Originally this article was going to list my top 5 guide tips. The plan was for a distillation of wisdom that I have received from ﬂy ﬁshing guides the world over. After all, this is the time of year that our existence seems to be whittled down to a parade of top ten lists so we can reﬂect on the year gone by. I've been keeping a list of tips on my smarter-than-me phone to help determine the ﬁnalists. But the basic tenet of each tip seemed to hinge on one core philosophy, SLOW DOWN!
No matter the locale or piece of water, slow down and take in the surroundings. When I ﬁrst took up ﬁshing, I would charge out into the water like a perennial bench warmer being called into the game and forgetting his helmet. Only after whipping the water into a latte did I realize the hatch that was happening around me and I had walked right into the middle of the run or missed the nice seam that is so apparent now. Take a moment to really "see the water" and observe. Plus, take a moment to absorb the beautiful places that we chase scaled creatures.
A friend of mine always likes to have a little fun with the obligatory newbie on each trip with this sage advice, " if you ﬁnd you are struggling with your cast, there's nothing that cannot be ﬁxed with more power and more speed". It's a rare instance that I've had any guide try to hurry my casting stroke - whether it be single or double handed. In fact the only time that I recall being rushed while casting was when taking the 30th false cast to a tailing permit. However, in my defense had I been allowed to take that 31st false cast, I would have not put that crab on the ﬁsh's head. Some of us spend an inordinate amount of money on the newest and best tackle that never realizes its potential because of our fast back casts or supersonic D loops. Slow down, and let the rod do the work. In situations that are adverse, like wind or standing in deep water, your technique will crumble if you don't control your tempo. Trust your gear.
We go to a lot of trouble to catch ﬁsh. Sometimes spending thousands of dollars traveling, standing in crotch numbing water, getting smacked in the face with hail, being buzzed by rattlesnakes or being attacked by Geckos. Nothing will make you cuss like an episode of Deadwood than a broken knot. Slow down and make sure your knots are snug, your leader isn't frayed, your hook point is sharp, and that your trailing hook isn't tangled. And once you have checked those things, check them one more time. The most successful guides I know are obsessive compulsive in checking everything that comes between their hand and the ﬁsh's mouth. Slow down and make sure that you have identiﬁed what might be the weakest link, and ﬁx it before the ﬁsh points out your failings.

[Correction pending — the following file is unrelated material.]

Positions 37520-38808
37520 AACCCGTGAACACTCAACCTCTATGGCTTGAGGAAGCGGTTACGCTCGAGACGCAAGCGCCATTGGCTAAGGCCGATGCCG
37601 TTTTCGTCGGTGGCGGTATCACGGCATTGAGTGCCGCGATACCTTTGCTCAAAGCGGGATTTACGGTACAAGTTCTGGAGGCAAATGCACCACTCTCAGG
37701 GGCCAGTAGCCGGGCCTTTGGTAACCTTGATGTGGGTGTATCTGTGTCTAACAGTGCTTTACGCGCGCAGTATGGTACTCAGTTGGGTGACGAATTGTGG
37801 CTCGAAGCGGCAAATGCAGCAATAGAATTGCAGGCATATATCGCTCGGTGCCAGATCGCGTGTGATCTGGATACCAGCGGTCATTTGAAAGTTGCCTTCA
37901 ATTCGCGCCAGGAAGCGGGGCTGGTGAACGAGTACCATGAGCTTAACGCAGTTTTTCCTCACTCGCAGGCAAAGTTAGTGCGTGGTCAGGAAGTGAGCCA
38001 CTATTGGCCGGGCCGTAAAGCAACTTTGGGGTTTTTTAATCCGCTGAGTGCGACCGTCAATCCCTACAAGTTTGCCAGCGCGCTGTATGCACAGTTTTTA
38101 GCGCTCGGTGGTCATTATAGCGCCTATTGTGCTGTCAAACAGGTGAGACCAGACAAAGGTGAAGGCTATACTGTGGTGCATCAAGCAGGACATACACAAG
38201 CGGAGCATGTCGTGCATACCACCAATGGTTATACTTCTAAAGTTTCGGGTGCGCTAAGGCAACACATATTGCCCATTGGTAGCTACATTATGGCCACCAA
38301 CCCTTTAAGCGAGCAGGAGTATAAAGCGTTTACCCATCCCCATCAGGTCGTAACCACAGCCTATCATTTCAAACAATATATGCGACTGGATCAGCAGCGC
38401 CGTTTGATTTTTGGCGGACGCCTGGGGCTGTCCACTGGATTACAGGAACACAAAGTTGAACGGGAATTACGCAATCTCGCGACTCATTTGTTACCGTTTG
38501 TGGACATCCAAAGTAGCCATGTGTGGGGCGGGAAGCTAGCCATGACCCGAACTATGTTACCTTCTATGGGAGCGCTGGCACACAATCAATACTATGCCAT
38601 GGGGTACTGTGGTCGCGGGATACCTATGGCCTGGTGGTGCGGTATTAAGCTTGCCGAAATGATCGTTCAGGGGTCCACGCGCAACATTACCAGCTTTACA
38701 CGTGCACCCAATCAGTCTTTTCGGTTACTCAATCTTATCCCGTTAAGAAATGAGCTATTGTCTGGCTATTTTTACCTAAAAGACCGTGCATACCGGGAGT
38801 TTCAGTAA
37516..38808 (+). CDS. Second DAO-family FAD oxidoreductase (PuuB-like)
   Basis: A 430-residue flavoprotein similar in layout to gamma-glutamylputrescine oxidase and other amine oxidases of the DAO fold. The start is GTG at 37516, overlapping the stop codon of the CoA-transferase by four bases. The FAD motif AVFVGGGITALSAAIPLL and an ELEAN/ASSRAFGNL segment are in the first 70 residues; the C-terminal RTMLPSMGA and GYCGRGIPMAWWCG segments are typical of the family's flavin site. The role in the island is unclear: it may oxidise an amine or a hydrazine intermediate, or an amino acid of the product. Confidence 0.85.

Inhale the Experience
No, I'm not referring to a certain substance now legal in Washington. Instead, I'm referring to the simple act of pausing during your ﬁshing time to relax. One goal of mine in ﬁshing is to get away from the daily rat race of deadlines, errands and obligations. Don't turn your day of ﬁshing into a frenzied episode of the Amazing Race. Occasionally it's okay to put down the ﬂy rod and take in the technicolor sunset, savor the cigar from a friend, sip some scotch, breathe really fresh air, listen to the melody of rushing water, or brew a fresh cup of coffee. I have a favorite poster of a ﬁsherman midstream with the words: no pews, no steeple, just the weekly devotional.
Say Goodbye to the Water
Slow down when you leave to take in the day and the experiences you've had and how blessed we are to just go catch ﬁsh for fun and the survival of our clan doesn't rely upon our prowess. Good thing, otherwise my lineage would have passed a long time ago. Take the time to put your gear away carefully. Here's where rod tips get crushed, sink tips get shoved in pockets never to be found again, favorite ﬂies get dropped on the roadside, oars get left under the tree. Organize your gear now and later you won't be stuck with such weighty issues like is that T 11 or T 14?
Yep, I'm from Oregon and maybe the aforementioned might border on feeling a little too groovy, but for what it's worth, it works. So, hurry up and slow down.
Hood River, Oregon